The problem logically is the stored energy to accelerate is not scaled to the load which might vary so the step response will change unless you change your maximum acceleration/torque current and use a profile that ramps up then predicts when to deaccelerate with zero overshoot in the fastest possible time. This is how arms work in magnetic hard disk drives (HDD). So there are 3 controls for a,v,x with multiple feedbacks for current, servo velocity and position error. This is how I think you ought to control your system, not by analyzing the step response. Keep in mind thermal effects on motor torque and load variations that dampen the response as well as hysteresis.

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  • \$\begingroup\$ I appreciate the answer Tony, but I think it's way beyond the scope of what we are trying to do. Perhaps when I have a lot more experience I will fully understand your answer. But at this point my problem was solved by adding a prefilter in the form of a lowpass filter. \$\endgroup\$ – Carl Apr 18 at 19:30
  • \$\begingroup\$ It’s not complicated, , make current your acceleration and velocity ramps up to max then negative current deacceleration ramp Down in velocity and then close the loop on a velocity ramp down just before going into position error tracking. With a simple algorithm based on the mass being moved and f=ma = current then x time = distance to brake before going into Position tracking , it works well every time a= /———\ then Position tracking at the right moment for the last little bit. Otherwise your filter will over damp small moves and underdamped large moves with more mass. \$\endgroup\$ – Tony Stewart EE75 Apr 18 at 20:49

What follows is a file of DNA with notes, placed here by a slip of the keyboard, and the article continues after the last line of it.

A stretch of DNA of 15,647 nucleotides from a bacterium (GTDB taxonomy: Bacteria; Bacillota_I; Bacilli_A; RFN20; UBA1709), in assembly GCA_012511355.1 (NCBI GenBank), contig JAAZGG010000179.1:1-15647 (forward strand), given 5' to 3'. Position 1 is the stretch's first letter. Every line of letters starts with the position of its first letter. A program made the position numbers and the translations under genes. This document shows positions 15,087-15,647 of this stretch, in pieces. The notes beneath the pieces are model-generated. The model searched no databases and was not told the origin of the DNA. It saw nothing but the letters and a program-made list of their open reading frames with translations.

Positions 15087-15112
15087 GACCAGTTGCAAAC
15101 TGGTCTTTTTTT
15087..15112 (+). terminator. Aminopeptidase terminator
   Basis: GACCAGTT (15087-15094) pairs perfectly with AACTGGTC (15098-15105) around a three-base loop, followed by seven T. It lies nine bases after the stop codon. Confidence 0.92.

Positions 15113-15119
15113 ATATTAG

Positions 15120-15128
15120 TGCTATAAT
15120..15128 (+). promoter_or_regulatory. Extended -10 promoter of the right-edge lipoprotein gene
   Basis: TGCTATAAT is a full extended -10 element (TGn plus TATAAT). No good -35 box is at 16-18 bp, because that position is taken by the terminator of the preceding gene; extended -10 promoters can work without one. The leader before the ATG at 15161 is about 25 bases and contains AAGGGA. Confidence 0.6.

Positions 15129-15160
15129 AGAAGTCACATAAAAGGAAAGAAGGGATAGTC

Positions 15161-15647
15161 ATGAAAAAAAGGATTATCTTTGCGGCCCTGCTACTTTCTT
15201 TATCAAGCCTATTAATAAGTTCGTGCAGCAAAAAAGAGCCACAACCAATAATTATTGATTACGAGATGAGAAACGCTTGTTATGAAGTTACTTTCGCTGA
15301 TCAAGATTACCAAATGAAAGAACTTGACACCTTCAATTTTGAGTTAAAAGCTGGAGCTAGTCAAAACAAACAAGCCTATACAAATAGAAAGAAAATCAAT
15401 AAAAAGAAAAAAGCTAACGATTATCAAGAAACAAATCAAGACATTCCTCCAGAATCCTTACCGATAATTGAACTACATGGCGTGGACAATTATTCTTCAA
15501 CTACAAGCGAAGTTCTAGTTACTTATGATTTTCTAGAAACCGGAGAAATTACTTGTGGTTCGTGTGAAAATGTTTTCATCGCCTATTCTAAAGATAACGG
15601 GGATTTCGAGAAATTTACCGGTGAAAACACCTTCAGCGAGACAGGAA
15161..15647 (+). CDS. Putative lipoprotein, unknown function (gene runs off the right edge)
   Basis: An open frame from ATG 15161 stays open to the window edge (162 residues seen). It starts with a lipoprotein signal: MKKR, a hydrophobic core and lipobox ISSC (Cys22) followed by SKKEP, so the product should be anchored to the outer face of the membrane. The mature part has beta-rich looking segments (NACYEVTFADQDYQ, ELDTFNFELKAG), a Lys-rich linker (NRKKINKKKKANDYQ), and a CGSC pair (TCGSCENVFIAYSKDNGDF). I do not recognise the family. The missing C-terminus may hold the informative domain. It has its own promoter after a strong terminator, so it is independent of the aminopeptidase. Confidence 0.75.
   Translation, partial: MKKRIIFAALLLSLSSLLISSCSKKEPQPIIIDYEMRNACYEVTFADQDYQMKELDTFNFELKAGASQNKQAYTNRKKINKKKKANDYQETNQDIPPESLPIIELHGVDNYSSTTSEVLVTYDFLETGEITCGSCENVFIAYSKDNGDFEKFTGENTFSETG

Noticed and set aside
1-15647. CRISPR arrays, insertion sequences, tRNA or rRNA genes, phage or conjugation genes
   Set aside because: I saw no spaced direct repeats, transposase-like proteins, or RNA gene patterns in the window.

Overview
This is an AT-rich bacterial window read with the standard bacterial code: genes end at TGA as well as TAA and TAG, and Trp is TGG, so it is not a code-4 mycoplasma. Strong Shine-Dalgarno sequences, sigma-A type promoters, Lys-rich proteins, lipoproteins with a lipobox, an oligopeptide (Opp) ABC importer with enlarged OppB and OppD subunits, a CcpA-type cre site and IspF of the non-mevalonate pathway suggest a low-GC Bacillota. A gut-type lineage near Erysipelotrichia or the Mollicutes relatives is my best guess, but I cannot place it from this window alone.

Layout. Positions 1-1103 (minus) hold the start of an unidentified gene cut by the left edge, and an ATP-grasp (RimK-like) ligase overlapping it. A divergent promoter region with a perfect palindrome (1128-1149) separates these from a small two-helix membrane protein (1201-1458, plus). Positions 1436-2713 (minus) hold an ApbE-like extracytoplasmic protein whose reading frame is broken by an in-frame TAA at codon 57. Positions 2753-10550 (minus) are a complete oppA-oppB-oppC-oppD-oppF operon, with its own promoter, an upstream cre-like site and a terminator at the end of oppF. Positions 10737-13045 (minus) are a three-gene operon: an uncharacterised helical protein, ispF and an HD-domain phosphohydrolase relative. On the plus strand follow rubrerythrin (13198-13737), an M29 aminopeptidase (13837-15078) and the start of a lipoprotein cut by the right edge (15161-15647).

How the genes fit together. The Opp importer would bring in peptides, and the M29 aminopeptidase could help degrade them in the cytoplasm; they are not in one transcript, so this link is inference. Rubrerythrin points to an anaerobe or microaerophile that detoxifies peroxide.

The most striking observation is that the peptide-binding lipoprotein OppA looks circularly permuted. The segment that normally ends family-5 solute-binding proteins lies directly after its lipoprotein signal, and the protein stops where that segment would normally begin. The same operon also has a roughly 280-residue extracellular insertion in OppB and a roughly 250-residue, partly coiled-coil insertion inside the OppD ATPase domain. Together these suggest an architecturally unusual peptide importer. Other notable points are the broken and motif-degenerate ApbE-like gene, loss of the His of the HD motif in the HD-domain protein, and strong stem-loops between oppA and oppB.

• \$\begingroup\$ I assume you have current feedback and position feedback right? So you can compute velocity. step response is not the best test, but a whole range of seeks with different directions , mass and path length. \$\endgroup\$ – Tony Stewart EE75 Apr 18 at 20:50